Monday, June 2, 2008

Urban Legend in Ian McEwan Novel,,2283305,00.html

The Guardian [UK]
2 June 2008

McEwan sees funny side of climate change in novel reading

Judith Soal

[...] [Ian] McEwan, one of Britain's most celebrated novelists, surprised audiences at the Hay festival yesterday with an unexpected reading from his latest work, an as-yet unnamed novel about a scientist who hopes to save the planet. [...]

The novel's protagonist Michael Beard has been awarded a Nobel prize for his pioneering work on physics, and has discovered that winning the coveted prize has interfered with his work.

McEwan described Beard's constant struggle against "the thing he really wanted, which he did not want to want ... in this case, food". Describing Beard's pleasure at eating a crisp, he wrote: "The trick was to set the fragment at the centre of the tongue and, after a moment's spreading sensation, push the potato up hard to shatter against the roof of the mouth."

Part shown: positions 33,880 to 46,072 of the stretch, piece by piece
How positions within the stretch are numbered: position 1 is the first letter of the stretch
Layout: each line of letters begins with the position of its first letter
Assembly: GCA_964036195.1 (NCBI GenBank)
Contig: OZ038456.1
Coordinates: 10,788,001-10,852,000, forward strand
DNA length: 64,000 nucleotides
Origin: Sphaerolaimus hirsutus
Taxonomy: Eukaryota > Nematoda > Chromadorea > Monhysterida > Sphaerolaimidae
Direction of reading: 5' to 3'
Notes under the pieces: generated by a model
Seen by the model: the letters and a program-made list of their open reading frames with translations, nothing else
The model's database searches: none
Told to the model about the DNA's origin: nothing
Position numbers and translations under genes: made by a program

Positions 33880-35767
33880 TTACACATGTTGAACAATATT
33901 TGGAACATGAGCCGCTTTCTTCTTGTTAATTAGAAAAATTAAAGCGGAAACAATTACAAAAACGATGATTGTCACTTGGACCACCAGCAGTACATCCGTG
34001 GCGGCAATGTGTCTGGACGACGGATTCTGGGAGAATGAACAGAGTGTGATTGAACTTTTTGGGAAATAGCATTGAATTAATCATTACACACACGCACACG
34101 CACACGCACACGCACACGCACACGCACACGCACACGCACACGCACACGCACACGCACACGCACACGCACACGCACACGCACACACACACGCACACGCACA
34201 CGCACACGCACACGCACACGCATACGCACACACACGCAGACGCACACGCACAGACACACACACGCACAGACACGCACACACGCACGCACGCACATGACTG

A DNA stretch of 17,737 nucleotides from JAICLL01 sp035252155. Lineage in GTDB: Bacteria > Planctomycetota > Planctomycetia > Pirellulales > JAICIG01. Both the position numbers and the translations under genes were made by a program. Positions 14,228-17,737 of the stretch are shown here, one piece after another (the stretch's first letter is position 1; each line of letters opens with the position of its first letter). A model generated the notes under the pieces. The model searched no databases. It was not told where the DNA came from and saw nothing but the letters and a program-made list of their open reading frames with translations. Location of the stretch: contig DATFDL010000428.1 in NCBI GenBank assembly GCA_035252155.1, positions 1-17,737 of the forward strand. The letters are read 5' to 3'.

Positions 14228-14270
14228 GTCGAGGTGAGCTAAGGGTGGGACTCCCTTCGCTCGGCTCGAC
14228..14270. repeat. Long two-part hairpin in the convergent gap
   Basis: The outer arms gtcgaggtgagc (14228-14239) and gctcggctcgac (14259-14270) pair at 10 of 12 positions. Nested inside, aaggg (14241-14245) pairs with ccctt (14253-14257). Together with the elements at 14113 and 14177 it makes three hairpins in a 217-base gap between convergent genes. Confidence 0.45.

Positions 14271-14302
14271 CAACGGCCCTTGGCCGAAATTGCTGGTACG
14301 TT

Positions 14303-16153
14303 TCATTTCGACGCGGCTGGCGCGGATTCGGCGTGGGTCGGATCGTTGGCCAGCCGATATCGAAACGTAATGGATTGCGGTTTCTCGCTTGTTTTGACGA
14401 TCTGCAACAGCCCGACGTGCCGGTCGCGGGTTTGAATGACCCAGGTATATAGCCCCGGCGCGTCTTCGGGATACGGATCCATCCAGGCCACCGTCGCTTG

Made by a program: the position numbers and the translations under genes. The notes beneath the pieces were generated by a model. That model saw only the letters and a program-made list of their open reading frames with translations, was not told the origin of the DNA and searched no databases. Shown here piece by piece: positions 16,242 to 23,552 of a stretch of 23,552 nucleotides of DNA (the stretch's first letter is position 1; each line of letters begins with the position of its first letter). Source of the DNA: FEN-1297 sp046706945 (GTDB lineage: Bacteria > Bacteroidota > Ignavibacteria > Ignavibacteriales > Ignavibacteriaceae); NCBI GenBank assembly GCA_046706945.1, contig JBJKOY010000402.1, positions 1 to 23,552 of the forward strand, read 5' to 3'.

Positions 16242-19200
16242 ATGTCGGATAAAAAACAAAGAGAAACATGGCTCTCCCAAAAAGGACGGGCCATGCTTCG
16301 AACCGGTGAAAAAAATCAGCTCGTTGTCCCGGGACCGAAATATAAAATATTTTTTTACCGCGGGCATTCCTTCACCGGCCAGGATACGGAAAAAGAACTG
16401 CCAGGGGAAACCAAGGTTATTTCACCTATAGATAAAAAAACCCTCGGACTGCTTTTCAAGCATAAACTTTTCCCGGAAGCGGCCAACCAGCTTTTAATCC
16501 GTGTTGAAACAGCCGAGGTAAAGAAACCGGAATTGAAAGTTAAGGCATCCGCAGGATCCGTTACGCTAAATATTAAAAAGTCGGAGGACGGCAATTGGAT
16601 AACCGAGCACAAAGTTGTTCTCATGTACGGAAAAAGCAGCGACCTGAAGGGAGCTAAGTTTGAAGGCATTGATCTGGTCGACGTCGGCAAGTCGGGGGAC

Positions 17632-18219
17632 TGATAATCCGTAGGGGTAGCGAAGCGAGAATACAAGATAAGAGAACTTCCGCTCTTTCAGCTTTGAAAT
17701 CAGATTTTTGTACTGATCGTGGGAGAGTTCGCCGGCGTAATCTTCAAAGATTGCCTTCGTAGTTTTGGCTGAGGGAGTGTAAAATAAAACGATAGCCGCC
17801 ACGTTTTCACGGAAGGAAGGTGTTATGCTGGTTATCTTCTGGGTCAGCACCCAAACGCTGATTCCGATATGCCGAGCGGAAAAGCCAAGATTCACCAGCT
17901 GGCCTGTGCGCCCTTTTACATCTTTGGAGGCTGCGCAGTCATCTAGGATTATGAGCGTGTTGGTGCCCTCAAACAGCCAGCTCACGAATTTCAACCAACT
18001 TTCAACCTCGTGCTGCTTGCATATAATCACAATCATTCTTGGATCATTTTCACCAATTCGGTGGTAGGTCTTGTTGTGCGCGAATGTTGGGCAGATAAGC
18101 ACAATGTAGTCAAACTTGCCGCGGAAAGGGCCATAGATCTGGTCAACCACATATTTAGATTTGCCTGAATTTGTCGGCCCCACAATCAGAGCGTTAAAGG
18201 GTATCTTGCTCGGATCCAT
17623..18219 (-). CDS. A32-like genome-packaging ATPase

But Beard's reverie is interrupted when another man starts eating the crisps, setting up an intense but never quite realised confrontation. It is only when he arrives at the station that Beard realises that his crisps are still in his pocket, and that those he ate belonged to the man on the train.

McEwan said he overheard a version of this anecdote and decided to use it, only to be told by a member of the Hay audience that a similar incident, involving chocolate biscuits, appears in Douglas Adam's Hitchhiker's Guide to the Galaxy series. [...],25197,23801022-16947,00.html

The Australian
3 June 2008

Writer Ian McEwan's train tale may get shunted